Re: APSL 1.1

From: Ben Pfaff <pfaffben(at)pilot(dot)msu(dot)edu>
To: Chip Salzenberg <chip(at)perlsupport(dot)com>
Cc: Ben Pfaff <pfaffben(at)pilot(dot)msu(dot)edu>, John Hasler <john(at)dhh(dot)gt(dot)org>, debian-legal(at)lists(dot)debian(dot)org, spi-general(at)lists(dot)debian(dot)org
Subject: Re: APSL 1.1
Date: 1999-04-20 18:28:05
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Chip Salzenberg <chip(at)perlsupport(dot)com> writes:

According to Ben Pfaff:
> Maybe you think that the last clause in that paragraph, ``If Apple
> suspends Your rights... nothing in this License shall be construed to
> restrict You... from replacing the Affected Original Code...'', means
> that you have some additional rights.

No, I don't think that. But it clarifies Apple's intent not to get in
your way if you make independent arrangements (the part you didn't
quote). This is better than simply saying nothing.


> [0] There is no distinction between bogus claims and
> reasonable claims.
> [2] There is no guarantee that a court will ever be involved
> or that it will make a judgment.
> [3] There is no guarantee that Apple will ever lift the
> suspension.

This pretty much matches the real world. Again, all Apple is doing
here is spelling out what would otherwise have to be fought over, at
great expense of time, money, and PR.

No. Apple is taking the law into their own hands through 9.1. They
are saying that they are better qualified to judge claims than the
courts. Courts should be able to say ``you can't use that code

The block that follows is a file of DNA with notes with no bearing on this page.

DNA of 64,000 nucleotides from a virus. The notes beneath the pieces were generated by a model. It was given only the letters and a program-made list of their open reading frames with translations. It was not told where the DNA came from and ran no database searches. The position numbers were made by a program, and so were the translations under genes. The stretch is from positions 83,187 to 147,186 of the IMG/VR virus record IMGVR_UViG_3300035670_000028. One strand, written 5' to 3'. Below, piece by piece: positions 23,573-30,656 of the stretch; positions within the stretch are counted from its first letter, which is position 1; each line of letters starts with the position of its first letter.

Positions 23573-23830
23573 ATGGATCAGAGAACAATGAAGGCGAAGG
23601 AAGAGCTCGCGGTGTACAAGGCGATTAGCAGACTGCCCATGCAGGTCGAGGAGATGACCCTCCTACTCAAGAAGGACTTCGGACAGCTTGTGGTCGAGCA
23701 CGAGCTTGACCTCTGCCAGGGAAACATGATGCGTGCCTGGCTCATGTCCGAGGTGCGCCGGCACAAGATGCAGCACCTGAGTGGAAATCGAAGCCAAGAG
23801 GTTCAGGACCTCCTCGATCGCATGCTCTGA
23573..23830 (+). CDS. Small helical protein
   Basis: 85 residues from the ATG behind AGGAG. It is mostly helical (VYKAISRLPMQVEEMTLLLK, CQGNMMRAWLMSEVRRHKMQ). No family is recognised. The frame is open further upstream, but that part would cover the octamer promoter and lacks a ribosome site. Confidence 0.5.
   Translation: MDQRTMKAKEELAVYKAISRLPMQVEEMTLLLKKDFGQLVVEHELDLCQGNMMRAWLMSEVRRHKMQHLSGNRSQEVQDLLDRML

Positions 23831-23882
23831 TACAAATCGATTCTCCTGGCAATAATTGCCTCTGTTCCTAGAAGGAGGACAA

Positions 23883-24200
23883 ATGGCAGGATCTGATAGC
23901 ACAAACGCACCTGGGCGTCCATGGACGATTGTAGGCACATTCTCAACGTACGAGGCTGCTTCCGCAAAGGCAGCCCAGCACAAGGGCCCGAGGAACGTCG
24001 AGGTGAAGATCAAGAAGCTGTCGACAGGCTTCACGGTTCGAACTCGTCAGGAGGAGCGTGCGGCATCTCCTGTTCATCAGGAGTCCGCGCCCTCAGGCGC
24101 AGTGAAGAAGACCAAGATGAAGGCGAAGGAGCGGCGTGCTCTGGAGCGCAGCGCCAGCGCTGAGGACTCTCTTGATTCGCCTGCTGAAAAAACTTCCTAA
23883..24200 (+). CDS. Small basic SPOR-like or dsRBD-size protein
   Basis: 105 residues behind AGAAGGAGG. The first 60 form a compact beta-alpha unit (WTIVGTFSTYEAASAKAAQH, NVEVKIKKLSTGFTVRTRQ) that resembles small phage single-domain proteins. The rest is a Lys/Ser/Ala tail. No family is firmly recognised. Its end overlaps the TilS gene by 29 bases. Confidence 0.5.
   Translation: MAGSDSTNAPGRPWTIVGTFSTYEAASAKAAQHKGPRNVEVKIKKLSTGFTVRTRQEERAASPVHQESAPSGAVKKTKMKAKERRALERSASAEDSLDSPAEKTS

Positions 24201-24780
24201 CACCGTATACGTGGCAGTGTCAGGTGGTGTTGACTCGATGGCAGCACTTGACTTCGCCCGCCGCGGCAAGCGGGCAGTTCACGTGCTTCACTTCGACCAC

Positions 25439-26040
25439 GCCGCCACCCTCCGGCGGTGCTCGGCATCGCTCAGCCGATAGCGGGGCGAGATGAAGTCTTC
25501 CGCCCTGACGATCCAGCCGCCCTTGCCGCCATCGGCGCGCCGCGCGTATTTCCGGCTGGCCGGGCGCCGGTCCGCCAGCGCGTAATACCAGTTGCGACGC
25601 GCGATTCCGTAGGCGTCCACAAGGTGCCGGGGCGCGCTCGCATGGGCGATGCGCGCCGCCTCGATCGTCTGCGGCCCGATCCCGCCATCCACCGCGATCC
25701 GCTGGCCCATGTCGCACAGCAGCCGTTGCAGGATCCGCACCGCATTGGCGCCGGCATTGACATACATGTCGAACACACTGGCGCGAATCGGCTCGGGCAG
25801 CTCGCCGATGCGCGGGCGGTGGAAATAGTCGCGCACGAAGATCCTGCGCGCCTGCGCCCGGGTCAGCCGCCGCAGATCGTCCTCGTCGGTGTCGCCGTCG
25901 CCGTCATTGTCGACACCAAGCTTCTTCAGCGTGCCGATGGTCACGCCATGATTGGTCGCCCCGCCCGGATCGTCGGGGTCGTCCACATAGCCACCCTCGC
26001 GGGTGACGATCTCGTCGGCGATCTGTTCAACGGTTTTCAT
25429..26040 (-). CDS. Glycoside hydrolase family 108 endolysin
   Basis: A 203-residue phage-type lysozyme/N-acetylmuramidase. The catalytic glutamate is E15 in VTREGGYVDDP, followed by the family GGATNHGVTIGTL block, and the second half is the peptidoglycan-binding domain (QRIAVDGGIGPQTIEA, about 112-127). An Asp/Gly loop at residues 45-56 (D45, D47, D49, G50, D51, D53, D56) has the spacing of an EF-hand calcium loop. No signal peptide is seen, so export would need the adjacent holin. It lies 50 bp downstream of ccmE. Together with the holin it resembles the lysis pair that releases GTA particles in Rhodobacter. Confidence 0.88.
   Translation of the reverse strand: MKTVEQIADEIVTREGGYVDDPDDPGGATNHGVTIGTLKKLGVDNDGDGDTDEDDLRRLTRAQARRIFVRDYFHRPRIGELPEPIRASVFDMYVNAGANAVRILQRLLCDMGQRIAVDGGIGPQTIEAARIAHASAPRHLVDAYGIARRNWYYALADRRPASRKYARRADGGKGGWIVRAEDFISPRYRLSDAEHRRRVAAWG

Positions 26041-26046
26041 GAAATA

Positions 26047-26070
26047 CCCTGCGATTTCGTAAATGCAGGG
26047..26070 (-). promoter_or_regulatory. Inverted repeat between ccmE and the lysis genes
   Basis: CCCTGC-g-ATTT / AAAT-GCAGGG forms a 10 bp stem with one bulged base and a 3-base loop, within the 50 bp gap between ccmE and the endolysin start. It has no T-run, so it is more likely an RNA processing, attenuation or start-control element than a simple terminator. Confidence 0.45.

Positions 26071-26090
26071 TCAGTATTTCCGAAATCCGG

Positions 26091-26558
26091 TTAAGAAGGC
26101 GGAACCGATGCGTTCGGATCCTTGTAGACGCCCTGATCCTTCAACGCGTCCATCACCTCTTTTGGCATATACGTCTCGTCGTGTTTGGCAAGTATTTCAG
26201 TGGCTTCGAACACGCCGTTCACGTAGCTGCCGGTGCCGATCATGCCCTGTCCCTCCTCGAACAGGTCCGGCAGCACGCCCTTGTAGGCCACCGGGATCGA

anymore.'' The use of courts guarantees due process; Apple is not
giving us any such guarantee here. They can be entirely arbitrary.

If you don't like it, take it up with Congress and the USPTO. I'm
entirely serious in this. I'm not dismissing you. I'm pointing to
the real culprits that have made this clause of the APSL *necessary*.

> > Are you a lawyer?
> No. Are you willing to trust lawyers? I'm not.

Mistrusting everyone who's passed a bar exam is silly. Individuals
and pseudo-individuals like corportations should be trusted in varying
degrees according to their individual characters.

I'm willing to trust the current people in charge at Apple, to some
extent. I'm not willing to give any trust to the people in charge
there a year from now or 10 years from now. A license like this
doesn't give us any protection from them.

I won't use ``free'' software that can be arbitrarily revoked by a
corporation, and I hope that no one else will, either.
"Let others praise ancient times; I am glad I was born in these."
--Ovid (43 BC-18 AD)


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